Last week, Hanna and I were on vacation in my hometown (Holland, Michigan) visiting my parents, my gran, and a few close friends. While Hanna’s met my parents before, they’ve always come to visit us in Boston. This is the first time she’s gone back with my to the town where I grew up. It was also the first time that I’d brought a significant other to my childhood home.
I didn’t date through my teenage years (i.e. when I was actually living at my parents’ house), though my younger siblings did. So I got to be around for the “meet the parents” dinners, both awkward and not.
My brother dated one young woman pretty seriously throughout highschool and college and they hung out at my parents’ house a lot. She was really like a family member, long before they got engaged and later married. My sister dated a bit more (i.e. more than one person!), and some of the boys we got to meet — some not.
My parents were on the pretty chill end of the spectrum when it came to dating. There were no formal house rules that I remember, except maybe one they finally made vis a vis my sister about meeting a person before they stayed overnight. We had our own rooms, and my siblings were allowed to disappear upstairs with their partners, with the door closed, etc., no questions asked.
As the oldest child in the family, yet the sole person who hadn’t brought a partner home with them to-date, I admit I wondered what it would be like. Obviously, it helps when you know everyone’s going to get on well together. And mostly, I don’t feel like I’m a very different person than I was growing up — so it doesn’t feel weird to be introducing Hanna (who’s only known me for four years) to aspects of my past selves. At least not too weird.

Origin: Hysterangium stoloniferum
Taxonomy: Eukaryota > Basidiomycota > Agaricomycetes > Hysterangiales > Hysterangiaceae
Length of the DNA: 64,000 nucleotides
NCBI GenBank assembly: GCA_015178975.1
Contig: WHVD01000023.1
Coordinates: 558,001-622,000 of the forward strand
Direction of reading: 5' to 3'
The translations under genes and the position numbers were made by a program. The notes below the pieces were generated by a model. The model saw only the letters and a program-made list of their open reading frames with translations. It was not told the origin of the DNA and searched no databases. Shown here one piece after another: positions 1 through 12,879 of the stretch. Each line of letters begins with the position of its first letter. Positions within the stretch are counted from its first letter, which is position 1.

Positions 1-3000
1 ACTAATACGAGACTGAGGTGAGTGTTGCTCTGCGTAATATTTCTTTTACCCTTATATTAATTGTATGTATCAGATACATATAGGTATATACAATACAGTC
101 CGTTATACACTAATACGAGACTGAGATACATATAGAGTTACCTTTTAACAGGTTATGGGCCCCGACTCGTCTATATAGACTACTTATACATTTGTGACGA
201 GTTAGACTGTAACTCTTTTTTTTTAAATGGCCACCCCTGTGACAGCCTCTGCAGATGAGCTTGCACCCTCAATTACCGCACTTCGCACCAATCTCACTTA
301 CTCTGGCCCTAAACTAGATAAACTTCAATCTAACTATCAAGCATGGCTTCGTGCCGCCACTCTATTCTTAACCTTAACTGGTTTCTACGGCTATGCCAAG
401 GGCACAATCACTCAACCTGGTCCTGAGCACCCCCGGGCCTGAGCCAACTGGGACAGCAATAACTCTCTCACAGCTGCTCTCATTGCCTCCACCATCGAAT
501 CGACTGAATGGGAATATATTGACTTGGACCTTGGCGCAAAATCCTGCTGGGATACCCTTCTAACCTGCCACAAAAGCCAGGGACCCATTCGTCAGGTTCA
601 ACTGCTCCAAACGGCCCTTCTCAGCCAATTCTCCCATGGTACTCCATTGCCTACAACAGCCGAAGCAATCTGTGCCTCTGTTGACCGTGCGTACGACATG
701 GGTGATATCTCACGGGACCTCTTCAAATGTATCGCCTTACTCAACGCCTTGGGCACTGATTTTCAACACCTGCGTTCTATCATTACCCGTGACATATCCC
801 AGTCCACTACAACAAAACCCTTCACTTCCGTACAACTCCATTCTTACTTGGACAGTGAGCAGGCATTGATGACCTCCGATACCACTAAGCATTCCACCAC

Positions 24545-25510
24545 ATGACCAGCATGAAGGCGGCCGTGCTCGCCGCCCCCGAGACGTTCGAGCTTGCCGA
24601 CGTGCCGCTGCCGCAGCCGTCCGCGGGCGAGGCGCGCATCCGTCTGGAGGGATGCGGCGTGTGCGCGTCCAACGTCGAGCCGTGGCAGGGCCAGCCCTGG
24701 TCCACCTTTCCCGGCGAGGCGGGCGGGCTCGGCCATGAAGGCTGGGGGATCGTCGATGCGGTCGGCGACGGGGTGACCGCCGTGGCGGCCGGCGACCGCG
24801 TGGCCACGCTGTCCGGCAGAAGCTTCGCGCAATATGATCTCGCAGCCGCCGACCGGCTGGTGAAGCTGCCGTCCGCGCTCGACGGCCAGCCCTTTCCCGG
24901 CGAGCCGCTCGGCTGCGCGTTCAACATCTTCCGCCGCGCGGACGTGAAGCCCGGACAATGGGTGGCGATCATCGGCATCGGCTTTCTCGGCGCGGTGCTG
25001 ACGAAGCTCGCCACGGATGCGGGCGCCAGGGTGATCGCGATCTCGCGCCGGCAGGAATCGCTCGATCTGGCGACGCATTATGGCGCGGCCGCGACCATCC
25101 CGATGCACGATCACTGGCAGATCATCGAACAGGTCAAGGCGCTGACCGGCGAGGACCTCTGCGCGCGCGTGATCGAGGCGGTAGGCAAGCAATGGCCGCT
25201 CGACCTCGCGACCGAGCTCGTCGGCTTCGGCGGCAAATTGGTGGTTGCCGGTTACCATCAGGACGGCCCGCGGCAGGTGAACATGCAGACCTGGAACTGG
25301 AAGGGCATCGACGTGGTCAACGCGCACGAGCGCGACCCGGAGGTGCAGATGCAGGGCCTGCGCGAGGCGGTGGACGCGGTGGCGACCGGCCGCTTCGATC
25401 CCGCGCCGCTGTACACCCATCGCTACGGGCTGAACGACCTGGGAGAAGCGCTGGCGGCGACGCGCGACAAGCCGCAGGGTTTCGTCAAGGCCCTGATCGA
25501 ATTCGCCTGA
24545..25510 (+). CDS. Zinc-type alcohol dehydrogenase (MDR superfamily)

It’s sort of strange and also sort of wonderful to fall asleep in your partner’s arms … in the bed you slept in as a child. Call me nostalgic, but I like to feel connected to family history, and there’s something powerful about establishing a partner as part of that family history, tethering them experientially to the places and material surroundings of one’s childhood.
It’s also fascinating to gain perspective on one’s childhood places and things through the eyes of someone who is an interested outsider. I admit to hanging around to hear what Hanna will report to other people about our visit: what stood out to her, what amused her, what creeped her out. All of that. New ways of seeing old, familiar things.
This is a rambling sort of post-vacation post … I’m still putting my thoughts in order. But I’d love to hear from y’all about your own experiences of taking partners back to childhood homes, of visiting the childhood homes of your partners, of integrating your past and present selves (or not). Feel free to wax eloquent, tragic, comedic, or some combination thereof.